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Jan Kallberg

Non-resident Senior Fellow, Transatlantic Defense and Security

Jan Kallberg is a Non-resident Senior Fellow with the Transatlantic Defense and Security program at the Center for European Policy Analysis (CEPA). He is a former Research Scientist with the Cyber Operations Research Element (CORE) with the Army Cyber Institute at West Point.  Before joining the Army Cyber Institute at West Point, Jan was a researcher with the Cyber Security Research and Education Institute, the University of Texas at Dallas, and an Assistant Professor with Arkansas Tech University. He teaches part-time as a Faculty Member with George Washington University and New York University. He earned his Ph.D. and M.A. from the University of Texas at Dallas and holds a J.D./LL.M. from the University of Stockholm. His industry certifications are CISSP and ISACA CISM. Jan has authored papers in the Strategic Studies Quarterly, the Military Review, the Joint Forces Quarterly, the IEEE IT Professional, IEEE Technology and Society, IEEE Access, and IEEE Security and Privacy.

Written by Jan Kallberg

blank Drones Will not Liberate Ukraine – but Tanks Will There are serious dangers in over-interpreting the lessons of the war in Ukraine.
Photo: Russian service members take part in a rehearsal for the Victory Day parade, which marks the anniversary of the victory over Nazi Germany in World War Two, in Saint Petersburg, Russia April 28, 2022. Credit: REUTERS/Anton Vaganov A Potemkin Military? Russia’s Over-Estimated Legions An unhealthy obsession with numbers can explain the West’s misreading of Russia’s military capabilities
Photo: On Wednesday 13 April, Prime Minister Magdalena Andersson met with Finnish Prime Minister Sanna Marin. During the meeting, Andersson and Marin discussed the defense and security policy cooperation between the countries and the deteriorating security policy situation in the immediate area. Credit: Ninni Andersson/Regeringskansliet Sweden Eyes NATO Security Blanket Sweden’s prime minister and her Finnish counterpart are now strongly hinting that the two countries will join the alliance, and soon. So, what’s changed?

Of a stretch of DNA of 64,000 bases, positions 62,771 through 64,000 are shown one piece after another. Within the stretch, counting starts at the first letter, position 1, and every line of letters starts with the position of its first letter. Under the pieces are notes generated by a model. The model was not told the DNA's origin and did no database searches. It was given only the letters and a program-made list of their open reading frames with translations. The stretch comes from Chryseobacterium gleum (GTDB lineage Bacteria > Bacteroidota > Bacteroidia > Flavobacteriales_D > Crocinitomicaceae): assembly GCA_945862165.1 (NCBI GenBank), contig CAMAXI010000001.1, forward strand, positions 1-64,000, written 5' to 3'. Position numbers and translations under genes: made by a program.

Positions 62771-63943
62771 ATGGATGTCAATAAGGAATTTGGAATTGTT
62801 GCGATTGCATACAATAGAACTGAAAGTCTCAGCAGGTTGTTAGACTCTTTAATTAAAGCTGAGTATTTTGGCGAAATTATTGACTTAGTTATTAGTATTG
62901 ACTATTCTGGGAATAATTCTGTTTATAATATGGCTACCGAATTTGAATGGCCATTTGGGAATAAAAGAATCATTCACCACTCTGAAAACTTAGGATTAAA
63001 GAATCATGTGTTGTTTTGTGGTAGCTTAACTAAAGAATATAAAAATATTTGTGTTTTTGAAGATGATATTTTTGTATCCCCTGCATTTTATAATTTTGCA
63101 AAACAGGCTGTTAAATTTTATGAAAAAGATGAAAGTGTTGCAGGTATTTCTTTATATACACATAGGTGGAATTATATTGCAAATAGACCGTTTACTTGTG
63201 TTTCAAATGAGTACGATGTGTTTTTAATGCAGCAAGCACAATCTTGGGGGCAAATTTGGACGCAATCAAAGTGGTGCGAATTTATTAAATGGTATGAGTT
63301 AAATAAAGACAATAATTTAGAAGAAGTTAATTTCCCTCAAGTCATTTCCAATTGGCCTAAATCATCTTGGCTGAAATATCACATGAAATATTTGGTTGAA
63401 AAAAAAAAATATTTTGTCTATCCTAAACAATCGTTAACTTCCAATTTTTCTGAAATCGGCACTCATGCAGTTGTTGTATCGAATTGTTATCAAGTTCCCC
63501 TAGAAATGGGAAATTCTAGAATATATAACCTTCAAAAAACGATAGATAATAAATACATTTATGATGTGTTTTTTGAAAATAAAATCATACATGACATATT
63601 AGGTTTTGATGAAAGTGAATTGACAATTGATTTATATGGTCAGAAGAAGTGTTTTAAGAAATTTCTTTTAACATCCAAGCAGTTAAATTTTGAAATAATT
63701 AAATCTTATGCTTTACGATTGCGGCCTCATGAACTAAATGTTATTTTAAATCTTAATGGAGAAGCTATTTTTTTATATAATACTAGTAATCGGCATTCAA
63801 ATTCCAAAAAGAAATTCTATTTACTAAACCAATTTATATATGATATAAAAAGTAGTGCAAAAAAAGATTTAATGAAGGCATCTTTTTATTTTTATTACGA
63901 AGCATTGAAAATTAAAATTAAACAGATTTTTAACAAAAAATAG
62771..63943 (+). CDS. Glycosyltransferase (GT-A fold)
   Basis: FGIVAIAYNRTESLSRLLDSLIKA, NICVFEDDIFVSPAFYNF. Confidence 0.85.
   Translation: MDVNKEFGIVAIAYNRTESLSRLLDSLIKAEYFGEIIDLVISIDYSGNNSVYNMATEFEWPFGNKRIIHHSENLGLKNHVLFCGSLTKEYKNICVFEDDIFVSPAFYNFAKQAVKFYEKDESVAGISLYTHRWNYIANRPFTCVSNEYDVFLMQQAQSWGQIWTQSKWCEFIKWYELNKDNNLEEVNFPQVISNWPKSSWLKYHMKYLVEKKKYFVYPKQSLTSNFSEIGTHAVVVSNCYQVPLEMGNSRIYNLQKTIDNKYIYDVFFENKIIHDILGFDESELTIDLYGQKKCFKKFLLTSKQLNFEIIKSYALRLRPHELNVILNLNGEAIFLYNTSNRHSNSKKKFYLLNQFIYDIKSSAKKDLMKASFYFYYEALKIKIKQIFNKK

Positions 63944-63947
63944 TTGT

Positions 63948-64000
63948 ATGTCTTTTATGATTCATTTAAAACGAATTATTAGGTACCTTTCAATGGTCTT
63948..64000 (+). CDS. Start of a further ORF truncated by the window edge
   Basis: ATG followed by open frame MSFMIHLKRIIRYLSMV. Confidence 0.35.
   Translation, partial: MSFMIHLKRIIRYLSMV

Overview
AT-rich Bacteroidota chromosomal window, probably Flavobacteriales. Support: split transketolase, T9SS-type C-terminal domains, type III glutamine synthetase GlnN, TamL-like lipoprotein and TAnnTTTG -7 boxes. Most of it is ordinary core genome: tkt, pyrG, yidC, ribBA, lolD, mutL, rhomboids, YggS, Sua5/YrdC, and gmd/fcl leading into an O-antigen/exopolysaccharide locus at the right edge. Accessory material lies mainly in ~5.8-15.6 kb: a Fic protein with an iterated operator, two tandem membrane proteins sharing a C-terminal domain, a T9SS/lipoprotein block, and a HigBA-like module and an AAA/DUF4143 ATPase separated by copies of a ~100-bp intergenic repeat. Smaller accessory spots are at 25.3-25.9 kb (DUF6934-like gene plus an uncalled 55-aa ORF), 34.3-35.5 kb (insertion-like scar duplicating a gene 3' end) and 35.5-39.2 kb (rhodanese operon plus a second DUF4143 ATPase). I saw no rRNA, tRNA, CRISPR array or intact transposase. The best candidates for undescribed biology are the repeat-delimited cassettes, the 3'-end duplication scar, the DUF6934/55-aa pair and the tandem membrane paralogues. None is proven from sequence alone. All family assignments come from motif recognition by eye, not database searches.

Photo: In this photo illustration, a warning message in Ukrainian, Russian and Polish languages is displayed on a smartphone screen and in the background. Hackers carried out attacks on several of Ukraine's government websites, including the Ministry of Foreign Affairs, the Ministry of Education and Science, the State Service for Emergency Situation, and others, reportedly by local media. This attack, on Ukrainian government web resources, is the largest in the last four years. Credit: Photo by Pavlo Gonchar / SOPA Images/Sipa USA. Russia Won’t Play the Cyber Card, Yet Russia has three means to bolster its international image and project strength —conventional forces, cyber, and nuclear weapons. Only one has been used so far, and for good reason.
Photo: Captured Officers of Russian Air Force, Colonel Maxim Krishtop (C), Major Aleksei Golovenskiy (L) and Captain Aleksei Kozlov (R) respond to journalists' questions in Kyiv. Credit: Maxym Marusenko/NurPhoto A Troubling Silence on Prisoners of War The Russian-Ukrainian War is the most significant ground war in Europe since World War II and a test of the treatment of prisoners of war (PoWs).
blank Too Late for Russia to Stop the Foreign Volunteer Army The Kremlin makes dark threats about the fate of foreign volunteers captured on the battlefield, but these are likely to rebound.